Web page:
Another ignorant remark questions the "effectiveness" of such a small weapon/round, to which I reply "I don't care about the frame size or caliber of any gun; if it's pointed at me, it will absolutely change my behavior." There are reams of evidence that show that simply brandishing a gun will avert a potentially threatening situation.
RW: To briefly touch on your line, I see two basic approaches, one as presented by your "Guardian Series," a line of double-action only blow-black semi-autos that range in caliber and corresponding frame size from the 4.4 in. OAL .25 ACP at under 14 ounces to the .380 Guardian which is still under 5 inches in length and still under 19 ounces. These remind me a bit of the "Seecamp." Yet, the 32 NAA round seems to have at least a 33% increase in muzzle velocity over the old .32 ACP, quite a jump. When was the 32 NAA developed?
The other revolver line runs from the diminutive 4 ounce .22 short revolver through .17 Hornady, .17 Hornady Mach 2, .22 Long Rifle, and .22 Winchester .22 Magnum models. Most remain breathtakingly light, the .22 WMR Mini-Revolver at just 5.9 ounces, and even your Black Widow 17 HMR and .22 WMR revolvers aren't much more than a half pound. Why would one select one series over the other?
SC: Randy, our Guardian pistols are built on two different-sized frames. The smaller one is chambered in 32 ACP (or 25NAA), and the slightly larger one is chambered in 380 ACP (or 32NAA). The inspiration for these pistols was, indeed, the venerable Seecamp pistol, which seemed to enjoy its own size niche, a rabid following, and a lengthy backlog. When we designed the better mousetrap, we made several modifications, which included:
a 1911-style magazine release (in comparison the more snag-worthy and clumsy heel clip),
the absence of a magazine-disconnect safety (I strongly disagree with the incorporation of one)
an external button to allow super-simple takedown of the weapon for cleaning (as opposed to the use of pins or nails to trip an internal release)
an admittedly modest set of integral sights (which can be enhanced by a wide selection from our Custom Shop)
the ability to reliably feed and digest ANY commercial ammunition labeled 32 ACP (as compared to one style from one brand), and, most importantly
availability; our pistols are infinitely easier to come by.
The market has told us that our strategy was a good one. Any licensed dealer, even one who might not typically carry our line (shame on him/her!) can get one from his favorite distributor, typically within 48 hours (that applies to any of our firearms). Admittedly, many of our dealers don't carry a full line of our accessories, but we're happy to fill those orders straight from the factory. You may have noticed the two specialty calibers (25 and 32 NAA) I mentioned. These are bottlenecked cartridges, like the 357 SIG. They were developed for us by our ammunition partners, Cor-Bon, under the direction of Ed Sanow (of Sanow & Marshall's "Stopping Power" fame, the seminal book on handgun ballistics). These rounds were designed for the performance fanatics who opt for the lighter/faster bullet strategy. Even from a short 2 inch barrel, the bullets scream out of the muzzle at better than 1200 fps.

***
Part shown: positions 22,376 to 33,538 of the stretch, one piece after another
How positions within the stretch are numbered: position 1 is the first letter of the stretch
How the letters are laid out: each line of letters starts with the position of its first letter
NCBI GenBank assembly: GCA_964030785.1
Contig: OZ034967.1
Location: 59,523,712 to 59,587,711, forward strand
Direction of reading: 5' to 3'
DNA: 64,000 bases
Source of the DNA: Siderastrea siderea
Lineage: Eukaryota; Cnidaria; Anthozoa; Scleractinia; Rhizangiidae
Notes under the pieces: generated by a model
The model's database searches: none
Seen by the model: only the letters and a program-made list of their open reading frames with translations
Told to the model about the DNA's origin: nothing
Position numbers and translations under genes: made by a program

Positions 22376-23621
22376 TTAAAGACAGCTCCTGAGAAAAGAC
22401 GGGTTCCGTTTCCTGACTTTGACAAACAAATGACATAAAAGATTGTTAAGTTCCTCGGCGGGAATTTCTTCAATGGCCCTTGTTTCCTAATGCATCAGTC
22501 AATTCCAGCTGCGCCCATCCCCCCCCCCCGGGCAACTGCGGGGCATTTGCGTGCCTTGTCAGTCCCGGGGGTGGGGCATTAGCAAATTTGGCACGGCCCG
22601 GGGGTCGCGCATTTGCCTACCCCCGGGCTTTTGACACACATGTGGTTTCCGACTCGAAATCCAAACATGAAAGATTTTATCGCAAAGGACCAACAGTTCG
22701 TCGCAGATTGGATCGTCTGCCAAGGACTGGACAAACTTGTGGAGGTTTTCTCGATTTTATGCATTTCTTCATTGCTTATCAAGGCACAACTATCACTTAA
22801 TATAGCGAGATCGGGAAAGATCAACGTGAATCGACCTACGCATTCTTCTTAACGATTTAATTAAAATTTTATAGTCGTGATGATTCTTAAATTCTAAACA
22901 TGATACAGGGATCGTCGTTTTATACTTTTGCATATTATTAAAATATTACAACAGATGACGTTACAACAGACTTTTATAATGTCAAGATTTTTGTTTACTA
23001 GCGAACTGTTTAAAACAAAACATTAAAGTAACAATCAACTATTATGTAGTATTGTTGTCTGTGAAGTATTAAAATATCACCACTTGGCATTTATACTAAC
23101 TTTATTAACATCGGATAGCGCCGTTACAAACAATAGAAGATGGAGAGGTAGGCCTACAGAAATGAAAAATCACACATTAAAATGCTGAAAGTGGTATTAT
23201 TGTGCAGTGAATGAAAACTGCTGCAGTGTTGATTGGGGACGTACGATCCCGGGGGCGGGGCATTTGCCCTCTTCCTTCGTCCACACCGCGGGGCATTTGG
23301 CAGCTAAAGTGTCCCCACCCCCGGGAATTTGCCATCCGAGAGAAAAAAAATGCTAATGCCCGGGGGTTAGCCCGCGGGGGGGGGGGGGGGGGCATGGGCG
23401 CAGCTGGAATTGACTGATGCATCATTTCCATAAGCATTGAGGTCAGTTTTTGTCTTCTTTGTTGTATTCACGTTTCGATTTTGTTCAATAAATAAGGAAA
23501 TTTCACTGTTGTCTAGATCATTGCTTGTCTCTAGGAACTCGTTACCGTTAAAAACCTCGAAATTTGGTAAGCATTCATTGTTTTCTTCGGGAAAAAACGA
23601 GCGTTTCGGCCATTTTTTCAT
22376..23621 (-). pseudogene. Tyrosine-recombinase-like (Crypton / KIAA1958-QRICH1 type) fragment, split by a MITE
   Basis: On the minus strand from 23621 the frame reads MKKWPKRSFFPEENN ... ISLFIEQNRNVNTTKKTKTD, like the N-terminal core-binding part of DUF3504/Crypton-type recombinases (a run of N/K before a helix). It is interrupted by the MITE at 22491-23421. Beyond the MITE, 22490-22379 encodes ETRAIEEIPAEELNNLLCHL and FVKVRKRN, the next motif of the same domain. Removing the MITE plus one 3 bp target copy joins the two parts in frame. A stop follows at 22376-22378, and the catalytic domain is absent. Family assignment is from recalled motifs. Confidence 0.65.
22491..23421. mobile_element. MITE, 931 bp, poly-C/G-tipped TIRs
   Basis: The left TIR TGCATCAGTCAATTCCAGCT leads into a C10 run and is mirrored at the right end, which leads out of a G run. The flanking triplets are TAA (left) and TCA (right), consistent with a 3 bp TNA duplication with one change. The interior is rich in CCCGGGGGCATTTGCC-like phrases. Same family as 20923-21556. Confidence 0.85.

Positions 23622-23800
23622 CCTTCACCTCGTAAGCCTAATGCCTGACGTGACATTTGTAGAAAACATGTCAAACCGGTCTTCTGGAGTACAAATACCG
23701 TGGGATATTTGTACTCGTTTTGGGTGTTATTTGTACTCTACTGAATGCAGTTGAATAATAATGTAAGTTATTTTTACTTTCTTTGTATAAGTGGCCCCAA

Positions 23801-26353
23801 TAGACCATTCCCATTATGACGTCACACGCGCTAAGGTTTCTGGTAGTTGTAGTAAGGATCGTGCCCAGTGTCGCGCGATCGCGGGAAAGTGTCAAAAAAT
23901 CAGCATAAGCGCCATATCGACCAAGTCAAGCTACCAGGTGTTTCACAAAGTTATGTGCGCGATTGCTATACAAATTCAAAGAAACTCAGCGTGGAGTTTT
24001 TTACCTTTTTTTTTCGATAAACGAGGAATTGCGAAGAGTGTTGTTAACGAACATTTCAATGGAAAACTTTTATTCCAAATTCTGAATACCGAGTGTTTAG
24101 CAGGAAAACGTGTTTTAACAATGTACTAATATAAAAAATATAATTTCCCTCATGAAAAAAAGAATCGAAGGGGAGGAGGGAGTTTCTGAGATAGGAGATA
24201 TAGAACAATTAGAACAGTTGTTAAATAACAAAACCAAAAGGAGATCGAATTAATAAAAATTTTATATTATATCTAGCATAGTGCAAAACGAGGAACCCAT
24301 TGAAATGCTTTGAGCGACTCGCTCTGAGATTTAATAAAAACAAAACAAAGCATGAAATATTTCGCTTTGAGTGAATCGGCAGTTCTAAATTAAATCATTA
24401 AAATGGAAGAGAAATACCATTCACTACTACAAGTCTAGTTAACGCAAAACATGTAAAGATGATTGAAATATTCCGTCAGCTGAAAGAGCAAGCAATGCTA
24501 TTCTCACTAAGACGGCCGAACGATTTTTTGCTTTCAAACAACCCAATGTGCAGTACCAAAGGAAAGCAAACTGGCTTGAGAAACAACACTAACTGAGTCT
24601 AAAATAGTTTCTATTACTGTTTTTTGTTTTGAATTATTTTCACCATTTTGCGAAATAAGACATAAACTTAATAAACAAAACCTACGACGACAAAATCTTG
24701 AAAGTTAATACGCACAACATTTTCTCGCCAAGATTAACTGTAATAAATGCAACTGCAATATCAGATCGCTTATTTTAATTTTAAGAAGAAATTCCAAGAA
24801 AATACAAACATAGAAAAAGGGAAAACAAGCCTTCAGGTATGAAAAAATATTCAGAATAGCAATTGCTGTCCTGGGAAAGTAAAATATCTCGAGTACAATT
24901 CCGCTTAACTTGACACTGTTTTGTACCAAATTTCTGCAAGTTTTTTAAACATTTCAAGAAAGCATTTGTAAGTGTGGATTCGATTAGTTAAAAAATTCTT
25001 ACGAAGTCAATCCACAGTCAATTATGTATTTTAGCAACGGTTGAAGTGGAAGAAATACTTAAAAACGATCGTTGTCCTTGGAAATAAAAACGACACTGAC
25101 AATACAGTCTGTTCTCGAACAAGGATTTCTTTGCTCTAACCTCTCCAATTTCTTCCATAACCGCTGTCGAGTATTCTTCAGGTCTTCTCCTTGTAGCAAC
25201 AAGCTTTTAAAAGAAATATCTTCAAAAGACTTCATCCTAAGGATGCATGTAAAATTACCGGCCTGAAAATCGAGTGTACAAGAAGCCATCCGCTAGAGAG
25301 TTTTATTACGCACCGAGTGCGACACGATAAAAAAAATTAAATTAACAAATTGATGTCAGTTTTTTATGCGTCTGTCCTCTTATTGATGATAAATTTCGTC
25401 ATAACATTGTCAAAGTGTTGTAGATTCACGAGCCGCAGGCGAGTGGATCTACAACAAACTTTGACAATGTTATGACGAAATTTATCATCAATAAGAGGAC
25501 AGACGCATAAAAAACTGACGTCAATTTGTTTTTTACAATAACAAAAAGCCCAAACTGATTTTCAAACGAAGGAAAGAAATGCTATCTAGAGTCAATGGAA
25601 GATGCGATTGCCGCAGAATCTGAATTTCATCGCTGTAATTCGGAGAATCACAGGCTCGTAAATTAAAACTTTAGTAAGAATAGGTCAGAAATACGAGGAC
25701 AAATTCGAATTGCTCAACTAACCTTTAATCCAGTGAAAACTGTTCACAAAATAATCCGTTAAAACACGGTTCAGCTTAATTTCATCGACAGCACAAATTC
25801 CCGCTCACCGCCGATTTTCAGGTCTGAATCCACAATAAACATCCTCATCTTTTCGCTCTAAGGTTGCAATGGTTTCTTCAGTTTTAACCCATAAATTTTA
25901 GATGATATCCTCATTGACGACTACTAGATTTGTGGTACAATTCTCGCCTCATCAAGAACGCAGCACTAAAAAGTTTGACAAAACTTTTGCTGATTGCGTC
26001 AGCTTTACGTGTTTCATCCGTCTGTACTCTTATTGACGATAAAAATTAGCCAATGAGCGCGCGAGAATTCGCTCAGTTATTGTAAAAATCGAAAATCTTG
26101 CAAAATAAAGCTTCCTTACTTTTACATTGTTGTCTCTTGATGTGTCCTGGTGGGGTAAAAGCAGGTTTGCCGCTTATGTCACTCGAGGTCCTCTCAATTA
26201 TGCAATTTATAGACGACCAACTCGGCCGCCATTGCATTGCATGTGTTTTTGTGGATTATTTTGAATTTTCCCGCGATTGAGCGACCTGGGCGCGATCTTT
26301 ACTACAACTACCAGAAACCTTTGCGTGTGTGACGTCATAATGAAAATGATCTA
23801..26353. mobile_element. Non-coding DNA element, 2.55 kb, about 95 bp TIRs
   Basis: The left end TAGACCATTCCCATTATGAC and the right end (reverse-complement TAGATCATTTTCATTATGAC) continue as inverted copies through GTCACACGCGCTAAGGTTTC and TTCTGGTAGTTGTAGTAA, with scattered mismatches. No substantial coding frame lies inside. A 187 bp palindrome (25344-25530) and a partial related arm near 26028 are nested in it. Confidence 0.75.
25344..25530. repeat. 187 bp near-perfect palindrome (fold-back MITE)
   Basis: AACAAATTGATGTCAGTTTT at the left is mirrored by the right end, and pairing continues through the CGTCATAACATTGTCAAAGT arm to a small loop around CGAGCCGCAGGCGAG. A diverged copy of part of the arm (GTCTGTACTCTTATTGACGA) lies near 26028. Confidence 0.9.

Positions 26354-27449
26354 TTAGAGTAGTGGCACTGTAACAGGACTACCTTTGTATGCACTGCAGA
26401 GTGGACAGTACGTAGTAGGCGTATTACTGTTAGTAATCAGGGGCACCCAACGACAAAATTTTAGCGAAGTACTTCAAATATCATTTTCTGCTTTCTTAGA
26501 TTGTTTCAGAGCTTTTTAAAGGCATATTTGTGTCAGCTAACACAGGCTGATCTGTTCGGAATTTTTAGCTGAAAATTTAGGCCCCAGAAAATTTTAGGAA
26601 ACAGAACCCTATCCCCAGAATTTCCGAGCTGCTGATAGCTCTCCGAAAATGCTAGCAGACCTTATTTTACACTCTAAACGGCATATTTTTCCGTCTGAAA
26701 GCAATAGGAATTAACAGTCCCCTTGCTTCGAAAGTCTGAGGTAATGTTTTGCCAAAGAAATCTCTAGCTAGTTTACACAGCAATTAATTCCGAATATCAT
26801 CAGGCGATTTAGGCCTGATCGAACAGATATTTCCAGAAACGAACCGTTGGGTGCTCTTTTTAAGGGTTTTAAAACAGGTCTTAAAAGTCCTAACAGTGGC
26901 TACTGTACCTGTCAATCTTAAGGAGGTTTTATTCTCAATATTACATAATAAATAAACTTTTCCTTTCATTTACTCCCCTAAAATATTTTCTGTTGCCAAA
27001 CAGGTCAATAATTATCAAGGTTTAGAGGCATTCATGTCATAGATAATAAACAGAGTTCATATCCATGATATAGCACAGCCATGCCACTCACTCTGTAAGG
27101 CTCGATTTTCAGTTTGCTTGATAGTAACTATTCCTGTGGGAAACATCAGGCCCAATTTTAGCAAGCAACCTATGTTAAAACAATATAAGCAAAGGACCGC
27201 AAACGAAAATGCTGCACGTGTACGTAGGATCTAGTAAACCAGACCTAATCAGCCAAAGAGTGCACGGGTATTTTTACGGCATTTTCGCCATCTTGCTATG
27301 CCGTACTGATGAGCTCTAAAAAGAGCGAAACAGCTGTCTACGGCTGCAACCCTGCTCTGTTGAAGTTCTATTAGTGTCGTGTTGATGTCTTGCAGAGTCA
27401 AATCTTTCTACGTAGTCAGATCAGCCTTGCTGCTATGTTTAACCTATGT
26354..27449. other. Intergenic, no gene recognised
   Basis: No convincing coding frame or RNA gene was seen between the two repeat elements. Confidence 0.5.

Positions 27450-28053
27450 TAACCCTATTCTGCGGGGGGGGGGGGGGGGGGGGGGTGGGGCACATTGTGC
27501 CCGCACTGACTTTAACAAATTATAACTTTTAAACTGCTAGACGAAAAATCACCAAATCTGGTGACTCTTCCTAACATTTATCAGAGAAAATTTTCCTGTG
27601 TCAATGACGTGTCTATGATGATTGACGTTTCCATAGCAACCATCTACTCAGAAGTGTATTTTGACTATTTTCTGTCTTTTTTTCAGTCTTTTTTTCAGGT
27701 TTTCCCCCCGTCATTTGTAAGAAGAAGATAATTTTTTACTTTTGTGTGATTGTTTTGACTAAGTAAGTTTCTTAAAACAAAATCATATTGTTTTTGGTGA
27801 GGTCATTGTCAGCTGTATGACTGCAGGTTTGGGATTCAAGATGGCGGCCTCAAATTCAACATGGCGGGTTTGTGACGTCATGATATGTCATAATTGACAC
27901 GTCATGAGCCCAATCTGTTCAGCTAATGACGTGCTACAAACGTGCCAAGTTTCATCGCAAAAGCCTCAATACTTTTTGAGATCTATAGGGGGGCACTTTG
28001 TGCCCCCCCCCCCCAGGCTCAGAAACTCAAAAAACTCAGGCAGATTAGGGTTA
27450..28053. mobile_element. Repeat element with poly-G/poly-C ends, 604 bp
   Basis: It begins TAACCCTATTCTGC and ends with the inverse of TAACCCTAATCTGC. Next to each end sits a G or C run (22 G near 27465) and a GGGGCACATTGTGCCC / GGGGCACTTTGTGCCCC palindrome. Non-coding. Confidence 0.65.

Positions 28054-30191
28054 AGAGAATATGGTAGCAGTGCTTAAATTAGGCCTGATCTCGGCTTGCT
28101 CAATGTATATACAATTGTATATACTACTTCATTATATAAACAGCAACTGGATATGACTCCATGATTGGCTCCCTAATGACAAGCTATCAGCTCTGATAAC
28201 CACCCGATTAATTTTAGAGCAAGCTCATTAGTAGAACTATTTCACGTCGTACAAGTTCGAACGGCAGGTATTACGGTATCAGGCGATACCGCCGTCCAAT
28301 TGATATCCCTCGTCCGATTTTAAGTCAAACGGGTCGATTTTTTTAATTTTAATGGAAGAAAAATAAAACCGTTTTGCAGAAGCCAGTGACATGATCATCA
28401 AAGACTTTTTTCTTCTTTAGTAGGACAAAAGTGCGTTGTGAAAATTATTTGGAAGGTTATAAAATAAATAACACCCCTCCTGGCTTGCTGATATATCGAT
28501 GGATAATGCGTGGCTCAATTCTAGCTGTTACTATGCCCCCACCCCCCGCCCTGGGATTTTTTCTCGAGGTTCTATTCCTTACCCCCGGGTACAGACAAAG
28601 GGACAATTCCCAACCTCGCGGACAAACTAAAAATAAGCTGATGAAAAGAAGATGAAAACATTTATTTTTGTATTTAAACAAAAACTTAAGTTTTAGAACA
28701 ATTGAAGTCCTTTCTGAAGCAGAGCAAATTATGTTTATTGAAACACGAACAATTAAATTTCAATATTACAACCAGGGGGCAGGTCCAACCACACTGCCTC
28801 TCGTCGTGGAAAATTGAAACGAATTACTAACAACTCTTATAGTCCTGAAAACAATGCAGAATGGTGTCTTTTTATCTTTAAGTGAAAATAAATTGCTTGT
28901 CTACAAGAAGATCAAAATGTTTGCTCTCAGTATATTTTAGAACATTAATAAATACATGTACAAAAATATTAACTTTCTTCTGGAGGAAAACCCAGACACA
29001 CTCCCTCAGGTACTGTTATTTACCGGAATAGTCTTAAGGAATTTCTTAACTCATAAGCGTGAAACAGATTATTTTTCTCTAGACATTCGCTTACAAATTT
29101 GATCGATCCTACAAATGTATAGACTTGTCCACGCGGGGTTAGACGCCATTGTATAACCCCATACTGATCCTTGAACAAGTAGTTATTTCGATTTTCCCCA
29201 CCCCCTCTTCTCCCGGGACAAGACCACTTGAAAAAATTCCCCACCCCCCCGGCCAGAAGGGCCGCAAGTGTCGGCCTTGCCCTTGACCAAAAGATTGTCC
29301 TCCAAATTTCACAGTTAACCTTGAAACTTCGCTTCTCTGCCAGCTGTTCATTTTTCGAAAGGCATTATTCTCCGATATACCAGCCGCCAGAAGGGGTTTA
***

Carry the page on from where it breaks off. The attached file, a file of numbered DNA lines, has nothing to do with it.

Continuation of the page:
As far as the mini-revolver line goes, I'd be hard-pressed to recommend one model over another. The 17 caliber rounds are mostly a novelty in handguns (ours or anyone else's); they don't stabilize very well in short barrels, nor do they generate the velocities they're intended to. Frankly, the same can be said of the 22 WMR; the bullet has already left the barrel before the powder's fully burned. The report and muzzle blast, particularly of the Magnum, are VERY impressive. While I don't have a favorite mini-revolver, my all-time favorite accessory is the collapsing holster grip; when it's closed, it affords a whole variety of carry options and when it's opened, it greatly improves the handling of the piece.
RW: My impression is that your pistols are a long way from the often maligned "zinc alloy" specimens that most have seen at one time or another, they seem built like "really guns." Also, in the case of your .22 WinMag Rifle revolvers, I was surprise to see several combinations exceeding 1100 fps from such a compact firearm. Are a lot of people just as surprised?
SC: Randy, I would confidently compare the materials, fit and finish of our firearms with any products from any other manufacturer. I must also add that at least as important as the product and the processes are the people at NAA who stand behind them. The market tells us that we excel there as well. The Internet has increased the volume and the immediacy of the feedback that customers can offer both the factory as well as their fellow shooters. Not only do we closely canvas these forums and discussion groups such as Chuck Hawk's site and rec.guns and the like. We also host such a board ourselves (NAA Message Board) on which entries are left entirely unedited, rants as well as raves. What I say about our products and service is not nearly as important to a person considering our line as what our customers say. I'm happy to leave those judgments in their hands. And it is from that feedback that we make our product development decisions, like the soon-to-be-introduced .32 H&R Magnum mini-revolver.